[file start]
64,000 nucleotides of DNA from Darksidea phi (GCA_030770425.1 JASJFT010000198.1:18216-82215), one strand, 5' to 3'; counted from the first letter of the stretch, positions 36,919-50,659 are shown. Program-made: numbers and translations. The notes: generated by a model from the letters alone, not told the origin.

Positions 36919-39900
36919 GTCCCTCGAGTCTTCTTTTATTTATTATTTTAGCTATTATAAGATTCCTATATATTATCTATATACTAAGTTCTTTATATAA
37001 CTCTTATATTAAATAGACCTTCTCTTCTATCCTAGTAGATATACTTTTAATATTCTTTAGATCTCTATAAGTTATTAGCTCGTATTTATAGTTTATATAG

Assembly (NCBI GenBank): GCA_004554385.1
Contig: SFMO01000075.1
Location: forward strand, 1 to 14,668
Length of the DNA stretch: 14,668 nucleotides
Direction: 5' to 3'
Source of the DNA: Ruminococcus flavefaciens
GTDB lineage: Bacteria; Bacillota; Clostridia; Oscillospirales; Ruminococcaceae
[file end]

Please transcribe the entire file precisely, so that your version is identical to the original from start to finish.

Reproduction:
64,000 nucleotides of DNA from Darksidea phi (GCA_030770425.1 JASJFT010000198.1:18216-82215), one strand, 5' to 3'; counted from the first letter of the stretch, positions 36,919-50,659 are shown. Program-made: numbers and translations. The notes: generated by a model from the letters alone, not told the origin.

Positions 36919-39900
36919 GTCCCTCGAGTCTTCTTTTATTTATTATTTTAGCTATTATAAGATTCCTATATATTATCTATATACTAAGTTCTTTATATAA
37001 CTCTTATATTAAATAGACCTTCTCTTCTATCCTAGTAGATATACTTTTAATATTCTTTAGATCTCTATAAGTTATTAGCTCGTATTTATAGTTTATATAG

Assembly (NCBI GenBank): GCA_004554385.1
Contig: SFMO01000075.1
Location: forward strand, 1 to 14,668
Length of the DNA stretch: 14,668 nucleotides
Direction: 5' to 3'
Source of the DNA: Ruminococcus flavefaciens
GTDB lineage: Bacteria; Bacillota; Clostridia; Oscillospirales; Ruminococcaceae